The rise of Shabazz Napier for the Portland Trail Blazers may end up bittersweet. He’s gone from first-round burn-out to fringe starter in Portland. For that same reason the former University of Connecticut point guard could be playing himself into a sizeable contract next season—one the Blazers might not be able to match given their current payroll.
If the Blazers believe they won’t be able to retain Napier, the NBA Trade Deadline provides an out, offering potential to sell high. The deadline also provides an opportunity to pick up the next Napier: an under-the-radar, young point guard acquired for cheap. The Orlando Magic traded Napier himself for only “cash considerations” following his second underwhelming season in the league. Might the next candidate be right around the corner?
Let’s take a look at three PGs who might fit the bill:
Joe Young, Indiana Pacers
Joe Young, a former Oregon Duck, sticks out as a strong Napier parallel. The third-year guard is averaging 4.2 points on 9.0 minutes per game this season, on par with what Napier registered the season prior to coming to Portland (3.7 points in 10.9 minutes per game). Young (6-foot-2, 180 pounds) and Napier (6-foot-1, 175 pounds) are also strikingly similar physically.
There is little question about Young’s ability to put the ball in the basket, as he failed to score in double digits in just two games last season. He can do it in a variety of ways and has great potential as a microwave scorer off the bench at the next level.
Sound familiar? It gets better:
Young is multi-dimensional scorer, able to make shots consistently and prolifically both in catch and shoot situations (41.9%) and off the dribble (43.9%) ... He’s comfortable in spot-up situations, taking a dribble or two before his jumper or coming off screens. He has great form on his shot, always seeming to be on balance, and his quick release allows him to get his shot attempts off despite his smaller size.
Young has failed to catch on with the Pacers, never getting the chance to grow into a bigger role. George Hill and Ty Lawson were ahead of him his rookie year in 2015-16; Jeff Teague and Aaron Brooks jumped ahead of him in 2016-17; and Darren Collison and Cory Joseph rank ahead of him this season.
It’s possible the Pacers don’t believe in Young, not seeing enough talent to warrant minutes. Napier only played 9.7 minutes per game his first season in Portland. But a sputtering offense allowed him a chance and he’s produced. Maybe Young just needs the same. His team option for 2018-19 makes him a fantastic buy-low opportunity.
Besides, who doesn’t want a player who sleeps on the team’s practice floor and makes 500 shots every time he wakes up?
Slept on the floor last night after we landed from that great team win in Memphis!! Woke up twice and got 500 made shots up each time I woke up!! My bed was nice and cozy!!! U gotta stay ready at this level..#Grind pic.twitter.com/FBCZM6nbGY— Joe Young (@JoeyBuckets3) November 16, 2017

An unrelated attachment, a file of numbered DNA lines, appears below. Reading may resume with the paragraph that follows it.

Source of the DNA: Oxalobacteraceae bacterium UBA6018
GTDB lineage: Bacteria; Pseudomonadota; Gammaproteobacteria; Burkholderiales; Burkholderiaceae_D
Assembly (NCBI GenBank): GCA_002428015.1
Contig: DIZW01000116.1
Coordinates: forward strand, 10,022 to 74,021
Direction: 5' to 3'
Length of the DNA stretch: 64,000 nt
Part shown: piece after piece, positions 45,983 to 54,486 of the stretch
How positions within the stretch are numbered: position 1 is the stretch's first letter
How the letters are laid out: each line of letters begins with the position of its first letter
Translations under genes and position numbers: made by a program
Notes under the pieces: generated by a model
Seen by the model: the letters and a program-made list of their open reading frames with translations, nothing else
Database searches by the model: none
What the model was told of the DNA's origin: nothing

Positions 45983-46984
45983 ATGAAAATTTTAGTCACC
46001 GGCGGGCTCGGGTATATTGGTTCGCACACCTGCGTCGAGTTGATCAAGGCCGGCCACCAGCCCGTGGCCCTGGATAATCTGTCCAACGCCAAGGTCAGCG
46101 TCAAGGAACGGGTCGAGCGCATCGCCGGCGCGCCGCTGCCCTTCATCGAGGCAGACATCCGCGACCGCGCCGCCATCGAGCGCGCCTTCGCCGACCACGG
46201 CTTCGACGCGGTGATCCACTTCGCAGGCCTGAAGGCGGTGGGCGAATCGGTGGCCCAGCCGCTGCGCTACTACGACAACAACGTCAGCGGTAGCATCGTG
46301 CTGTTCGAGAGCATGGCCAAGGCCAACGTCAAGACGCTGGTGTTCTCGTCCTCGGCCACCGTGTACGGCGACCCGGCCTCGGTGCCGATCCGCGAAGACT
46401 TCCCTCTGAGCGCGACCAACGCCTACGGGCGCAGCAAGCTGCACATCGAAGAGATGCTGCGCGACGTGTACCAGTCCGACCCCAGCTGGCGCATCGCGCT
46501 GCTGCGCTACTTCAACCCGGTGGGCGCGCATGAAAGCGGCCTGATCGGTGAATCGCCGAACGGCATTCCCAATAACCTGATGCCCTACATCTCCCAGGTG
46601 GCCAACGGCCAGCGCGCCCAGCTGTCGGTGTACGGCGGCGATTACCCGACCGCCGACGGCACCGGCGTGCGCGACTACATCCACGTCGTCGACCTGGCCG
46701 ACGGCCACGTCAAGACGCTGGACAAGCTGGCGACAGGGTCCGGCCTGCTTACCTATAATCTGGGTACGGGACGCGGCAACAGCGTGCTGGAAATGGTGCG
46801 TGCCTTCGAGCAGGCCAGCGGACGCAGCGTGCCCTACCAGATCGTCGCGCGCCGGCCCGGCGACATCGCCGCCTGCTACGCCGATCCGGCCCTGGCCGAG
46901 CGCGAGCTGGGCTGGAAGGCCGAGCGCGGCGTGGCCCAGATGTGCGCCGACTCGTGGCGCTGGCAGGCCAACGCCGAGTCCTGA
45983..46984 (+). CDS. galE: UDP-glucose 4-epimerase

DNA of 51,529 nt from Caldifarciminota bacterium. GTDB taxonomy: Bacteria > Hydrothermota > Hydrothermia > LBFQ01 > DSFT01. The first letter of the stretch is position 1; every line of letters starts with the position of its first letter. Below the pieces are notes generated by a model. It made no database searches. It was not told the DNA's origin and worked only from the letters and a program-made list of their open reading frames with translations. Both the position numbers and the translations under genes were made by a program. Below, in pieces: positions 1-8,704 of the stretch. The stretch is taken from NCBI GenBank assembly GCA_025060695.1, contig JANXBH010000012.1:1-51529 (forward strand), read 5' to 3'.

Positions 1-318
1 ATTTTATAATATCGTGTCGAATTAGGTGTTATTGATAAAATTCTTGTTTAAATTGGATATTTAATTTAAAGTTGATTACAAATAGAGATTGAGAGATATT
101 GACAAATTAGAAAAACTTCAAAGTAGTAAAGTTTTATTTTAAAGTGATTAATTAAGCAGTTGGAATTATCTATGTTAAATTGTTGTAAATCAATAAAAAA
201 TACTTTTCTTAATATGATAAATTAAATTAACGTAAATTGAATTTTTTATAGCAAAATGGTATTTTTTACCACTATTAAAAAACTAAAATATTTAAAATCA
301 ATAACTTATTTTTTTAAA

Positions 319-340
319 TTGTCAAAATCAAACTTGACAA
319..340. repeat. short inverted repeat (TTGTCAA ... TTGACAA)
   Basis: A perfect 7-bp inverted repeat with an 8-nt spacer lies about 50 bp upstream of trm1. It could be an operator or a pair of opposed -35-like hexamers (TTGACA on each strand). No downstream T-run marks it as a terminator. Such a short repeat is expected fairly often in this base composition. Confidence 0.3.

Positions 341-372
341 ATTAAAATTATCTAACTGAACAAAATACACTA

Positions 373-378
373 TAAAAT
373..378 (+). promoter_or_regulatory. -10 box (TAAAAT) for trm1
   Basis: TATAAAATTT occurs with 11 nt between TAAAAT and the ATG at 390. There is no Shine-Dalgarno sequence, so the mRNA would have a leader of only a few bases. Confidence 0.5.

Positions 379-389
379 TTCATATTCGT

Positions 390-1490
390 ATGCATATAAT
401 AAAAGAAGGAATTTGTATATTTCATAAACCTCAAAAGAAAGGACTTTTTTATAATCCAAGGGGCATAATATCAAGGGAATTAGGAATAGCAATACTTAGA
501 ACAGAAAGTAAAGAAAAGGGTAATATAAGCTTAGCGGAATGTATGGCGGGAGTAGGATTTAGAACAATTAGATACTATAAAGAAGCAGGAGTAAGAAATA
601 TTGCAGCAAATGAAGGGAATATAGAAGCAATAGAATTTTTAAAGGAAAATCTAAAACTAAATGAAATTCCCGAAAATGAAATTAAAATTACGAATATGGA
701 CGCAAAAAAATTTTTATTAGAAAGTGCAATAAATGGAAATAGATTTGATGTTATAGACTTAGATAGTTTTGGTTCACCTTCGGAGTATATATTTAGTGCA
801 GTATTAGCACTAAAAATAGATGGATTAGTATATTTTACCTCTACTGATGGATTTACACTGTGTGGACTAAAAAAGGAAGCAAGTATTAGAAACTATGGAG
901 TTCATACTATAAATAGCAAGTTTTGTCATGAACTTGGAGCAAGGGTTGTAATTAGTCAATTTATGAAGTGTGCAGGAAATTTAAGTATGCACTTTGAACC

Delon Wright, Toronto Raptors
Delon Wright, brother of former Blazer Dorell Wright, came to the Raptors in a situation similar to Napier’s in Portland: sitting behind two All-Star-quality guards in Kyle Lowry and DeMar DeRozan. Wright appeared in just 27 games his rookie year, averaging 3.8 points in 8.5 minutes per game.
In Summer League following his rookie year, Wright dislocated his right shoulder, requiring surgery. He returned for 27 more games, all after the All-Star break, and upped his minutes (16.5) and points (5.6) per game over that stretch.
Wright put in 14 points in two games over the first month of this season, adding 13 in a third, but then dislocated his right shoulder again, missing games from Nov. 17 to Dec. 13. He’s still enjoying career highs with 9.0 points on 21.5 minutes per game.
Wright isn’t a free agent until 2019, giving the Blazers another season to evaluate him while adjusting their roster to gauge need. A Napier-for-Wright swap may make sense as the former looks prepared for a big role with a contender, while the latter slots in as a piece for a team building for the future while still trying to compete.
Raul Neto, Utah Jazz
Raul Neto, out of Brazil, is at the end of a three-year contract with the Jazz. He played 18.5 minutes per game his rookie season, but Utah’s guard rotation has crowded him out since.
When Dante Exum returned from injury and George Hill joined the team in 2016-17, Neto averaged only 8.7 minutes per game. 2017-18 brought Ricky Rubio and the rise of Donovan Mitchell, limiting him to 4.9 points in 13.3 minutes. A concussion and knee injury have sidelined him since Dec. 9.
Even with his injuries, the Jazz decided to guarantee the rest of Neto’s 2017-18 season, which provides hope he’ll return sooner rather than later.
Neto is shooting 45.5 percent from three this season. He is a career 39.1 percent three-point shooter.
DraftExpress had this to say of Neto before the 2013 draft:
Athletically, Neto is a class above most European guards, showing terrific speed in the open floor and a very quick first step. This, combined with his aggressive nature, allows him to create his own shot exceedingly well...
Even if the Blazers didn’t make a move for him at the deadline, Utah certainly could pass on re-signing him this offseason. Portland may be in the market for a backup, and can snatch him up on the low given his injuries and lack of a minutes leading to less-than-stellar stats.